Tracing the person behind an infringement in a virtual environment may not be easy. Some platforms require no ID verification for e-commerce or avatars, resulting in the operation of anonymous accounts. This is something trade mark owners have already had to tackle with the development of the internet. Current tools relied upon include:
While metaverses and NFT platforms are currently operated centrally by established companies, the above options may give trade mark owners what they need to tackle many infringements (assuming the same liability rules apply to platforms/ISPs in a metaverse context). However, as the number of metaverses and platforms expands and they become increasingly decentralised, anonymous and/or operated out of less established jurisdictions, the scope for persistent infringers to escape liability or simply move to another virtual environment will increase, making life more difficult for trade mark owners. And if the metaverse, infringer and/or infringement is AI-generated (with no human author), the issues will only become more difficult or complex.
Some platforms are already taking first steps to combat this. It is likely that, over time, we will see more of these policies as platforms are incentivised to assist brand owners. However, it will take co-ordination between governments and stake holders on an international basis to fully tackle the issue.
If the person behind the infringement cannot be identified, trade mark owners will have to consider alternative ways to serve their claims forms and court orders on infringers. There are already ways under English law to serve proceedings on persons unknown via 'alternative' means, based on cases relating to real but unidentified drivers, squatters or protestors in buildings or on land, blackmailers, and anonymous defendants committing torts on the internet. Alternative service could perhaps include getting the metaverse operator to serve the court document on the infringer or – potentially – arranging service of the document in the virtual environment itself. That could include getting one avatar to 'serve' the document on another avatar or leaving it inside the virtual store operated by the infringer!
Trade marks are territorial rights. To take action in a particular jurisdiction, there must be infringement in that jurisdiction. Again, this is an issue that trade mark owners have already faced with the internet. In that context, the UK/EU courts have held that the mere accessibility in the jurisdiction (eg of a particular website) is not sufficient for there to be infringement – there must be "use" of the infringing sign in the jurisdiction. This is largely assessed by whether the website in question "targets" the UK/EU, bearing in mind factors such as the language and currency used, whether delivery to the UK/EU is offered and whether there is active solicitation of customers in the UK/EU.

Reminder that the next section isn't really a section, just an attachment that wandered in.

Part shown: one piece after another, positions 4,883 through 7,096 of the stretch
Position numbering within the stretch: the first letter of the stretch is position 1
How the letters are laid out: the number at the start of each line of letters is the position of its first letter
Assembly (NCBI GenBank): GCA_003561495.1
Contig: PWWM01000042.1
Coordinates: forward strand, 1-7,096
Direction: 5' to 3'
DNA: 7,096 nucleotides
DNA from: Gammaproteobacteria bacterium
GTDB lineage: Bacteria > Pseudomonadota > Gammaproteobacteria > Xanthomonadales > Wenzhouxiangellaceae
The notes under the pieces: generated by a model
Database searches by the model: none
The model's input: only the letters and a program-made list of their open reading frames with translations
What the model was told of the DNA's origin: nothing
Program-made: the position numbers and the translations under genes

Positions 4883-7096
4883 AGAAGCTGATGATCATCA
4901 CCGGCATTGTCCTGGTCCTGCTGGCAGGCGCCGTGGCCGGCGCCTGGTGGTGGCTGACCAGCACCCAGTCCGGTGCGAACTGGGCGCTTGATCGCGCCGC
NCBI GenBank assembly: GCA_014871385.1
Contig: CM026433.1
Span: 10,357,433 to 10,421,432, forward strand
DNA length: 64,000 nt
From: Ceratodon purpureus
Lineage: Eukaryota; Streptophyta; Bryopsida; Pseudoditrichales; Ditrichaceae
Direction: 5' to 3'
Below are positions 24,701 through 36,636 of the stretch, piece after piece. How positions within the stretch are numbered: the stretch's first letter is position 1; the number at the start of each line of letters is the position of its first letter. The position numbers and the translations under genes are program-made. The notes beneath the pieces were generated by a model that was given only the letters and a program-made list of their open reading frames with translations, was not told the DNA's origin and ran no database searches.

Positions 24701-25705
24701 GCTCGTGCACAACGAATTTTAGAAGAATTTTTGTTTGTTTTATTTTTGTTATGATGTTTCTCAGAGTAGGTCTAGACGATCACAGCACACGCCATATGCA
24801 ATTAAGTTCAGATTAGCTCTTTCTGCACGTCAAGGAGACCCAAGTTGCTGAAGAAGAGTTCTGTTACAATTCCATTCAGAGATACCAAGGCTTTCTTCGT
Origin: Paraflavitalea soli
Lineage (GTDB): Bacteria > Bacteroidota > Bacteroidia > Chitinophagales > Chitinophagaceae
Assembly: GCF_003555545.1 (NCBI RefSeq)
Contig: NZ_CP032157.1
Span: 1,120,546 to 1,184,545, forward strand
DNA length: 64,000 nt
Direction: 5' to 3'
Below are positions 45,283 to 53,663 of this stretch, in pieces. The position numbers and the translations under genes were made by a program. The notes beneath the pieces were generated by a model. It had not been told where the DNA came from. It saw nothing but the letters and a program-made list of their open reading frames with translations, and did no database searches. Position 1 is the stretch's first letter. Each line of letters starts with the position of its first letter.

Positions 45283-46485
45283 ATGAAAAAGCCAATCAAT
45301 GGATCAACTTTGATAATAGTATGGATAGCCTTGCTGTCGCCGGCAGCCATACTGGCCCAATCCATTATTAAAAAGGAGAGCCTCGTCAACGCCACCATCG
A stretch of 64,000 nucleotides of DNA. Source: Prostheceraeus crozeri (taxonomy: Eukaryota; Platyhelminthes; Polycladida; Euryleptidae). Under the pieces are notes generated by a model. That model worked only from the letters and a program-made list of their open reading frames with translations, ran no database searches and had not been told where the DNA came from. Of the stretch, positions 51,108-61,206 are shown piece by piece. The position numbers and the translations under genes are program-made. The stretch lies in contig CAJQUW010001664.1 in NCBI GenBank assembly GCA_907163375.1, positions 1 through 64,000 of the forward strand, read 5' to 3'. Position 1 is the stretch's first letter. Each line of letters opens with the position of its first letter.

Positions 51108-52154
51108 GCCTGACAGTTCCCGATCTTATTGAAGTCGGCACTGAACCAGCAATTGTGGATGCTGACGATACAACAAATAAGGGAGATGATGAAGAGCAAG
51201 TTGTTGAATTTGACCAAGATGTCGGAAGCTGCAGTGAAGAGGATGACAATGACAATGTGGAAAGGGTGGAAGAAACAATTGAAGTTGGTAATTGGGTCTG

However, most of these factors won't have much relevance in the metaverse. A new test for jurisdiction will therefore be needed, possibly based on factors such as whether the metaverse and/or infringer's use is marketed to users in the jurisdiction in question, or whether the metaverse is used by a significant number of people in that jurisdiction.
There are already steps towards considering these issues at government level. For example, the UK Law Commission recently launched a government-commissioned review to ensure the rules of applicable law and jurisdiction can accommodate an increasingly digitalised world. This follows a consultation on the possible introduction of a third new category of personal property for data objects (including most crypto-tokens).
We have already touched on the "use it or lose it" rule for registered trade marks. This provides that a trade mark registration can be revoked if it is not put to genuine use in the UK on the goods/services concerned for any continuous period of five years after registration, and there are no proper reasons for such non-use.
There will be many ways to use trade marks in the metaverse, including the sale of virtual goods and provision of virtual services (eg McDonald's trade mark applications to operate virtual restaurant services), product demos (eg Chipotle's Burrito Builder), customer support, customer events (eg Jose Cuervo distillery tour), or real estate (eg Gucci's acquisition of the vault in The Sandbox to represent the brand and sell collectibles).
In many cases, the metaverse can be seen as another medium (along with websites, TV and print publications) and so the use in the metaverse may be in relation to real world goods/services (eg advertising use). In other cases, the use will be in relation to virtual world goods/services. Sometimes, it won't be clear and the use will arguably relate to both real world and virtual world goods/services.
In time, trade mark owners who have pre-emptively registered marks without plans or capability to use them might find themselves defending revocation proceedings. We’ll find out what kinds of use counts and whether issues such as delays in developing the metaverse constitute proper reasons for non-use. See more on this here.
There is much to be worked out, just as there was with the development of the internet. While all the answers might not yet be clear, at least we have the re-assurance that we have largely solved many of the same sorts of questions which some had thought might be intractable at the start of the internet age. Of course, not all metaverse trade mark issues will be resolved in 2023 as the metaverse itself is only in its infancy, but we do expect to see progress.
For more insights on the metaverse and how it will affect your brand, see our Interface insights here.
Graham Hann makes his annual predictions for tech and digital in the year ahead.
1 of 7 Insights
Victoria Hordern predicts what will top the data privacy agenda in 2023.
2 of 7 Insights
Calum Parfitt looks at the future of Web3 in the context of a difficult 2022.
3 of 7 Insights
Alison Dennis, Nick Vollers and Paul England look at what 2023 holds for life sciences and healthcare.
4 of 7 Insights
Debbie Heywood speculates about (rather than predicts) the future of EU Retained Law.
6 of 7 Insights
As we welcome the new year, Richard Faichney reflects on the year that was and looks ahead to what the next 12 months might hold for the video games sector, with a focus on corporate deal activity, key commercial trends and increasing legal challenges.
7 of 7 Insights